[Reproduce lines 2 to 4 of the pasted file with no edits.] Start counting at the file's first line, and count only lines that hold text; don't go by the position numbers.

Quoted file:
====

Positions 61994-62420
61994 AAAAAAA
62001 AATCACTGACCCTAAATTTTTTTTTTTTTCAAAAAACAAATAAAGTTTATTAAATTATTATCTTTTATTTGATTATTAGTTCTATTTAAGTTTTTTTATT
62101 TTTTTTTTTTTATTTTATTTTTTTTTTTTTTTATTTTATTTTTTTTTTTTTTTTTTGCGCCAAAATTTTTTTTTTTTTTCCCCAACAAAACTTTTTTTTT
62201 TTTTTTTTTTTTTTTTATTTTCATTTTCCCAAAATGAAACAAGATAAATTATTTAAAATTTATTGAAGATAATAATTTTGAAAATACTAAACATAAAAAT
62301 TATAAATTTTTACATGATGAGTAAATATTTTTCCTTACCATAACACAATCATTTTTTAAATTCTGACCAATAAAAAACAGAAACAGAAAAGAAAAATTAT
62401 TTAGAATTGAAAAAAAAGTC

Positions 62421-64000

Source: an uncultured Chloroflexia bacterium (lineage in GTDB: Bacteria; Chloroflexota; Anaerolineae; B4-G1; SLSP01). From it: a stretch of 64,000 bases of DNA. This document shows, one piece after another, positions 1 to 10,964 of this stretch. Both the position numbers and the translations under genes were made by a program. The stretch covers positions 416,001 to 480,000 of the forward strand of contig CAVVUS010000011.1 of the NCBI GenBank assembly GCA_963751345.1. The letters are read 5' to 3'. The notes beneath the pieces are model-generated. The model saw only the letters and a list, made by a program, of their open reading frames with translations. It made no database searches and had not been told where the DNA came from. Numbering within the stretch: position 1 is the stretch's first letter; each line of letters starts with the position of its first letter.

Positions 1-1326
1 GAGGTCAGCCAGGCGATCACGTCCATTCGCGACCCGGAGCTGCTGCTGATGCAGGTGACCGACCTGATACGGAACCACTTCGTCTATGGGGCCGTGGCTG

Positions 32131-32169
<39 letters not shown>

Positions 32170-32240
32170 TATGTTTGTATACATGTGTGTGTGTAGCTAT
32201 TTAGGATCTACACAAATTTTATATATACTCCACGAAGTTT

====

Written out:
61994 AAAAAAA
62001 AATCACTGACCCTAAATTTTTTTTTTTTTCAAAAAACAAATAAAGTTTATTAAATTATTATCTTTTATTTGATTATTAGTTCTATTTAAGTTTTTTTATT
62101 TTTTTTTTTTTATTTTATTTTTTTTTTTTTTTATTTTATTTTTTTTTTTTTTTTTTGCGCCAAAATTTTTTTTTTTTTTCCCCAACAAAACTTTTTTTTT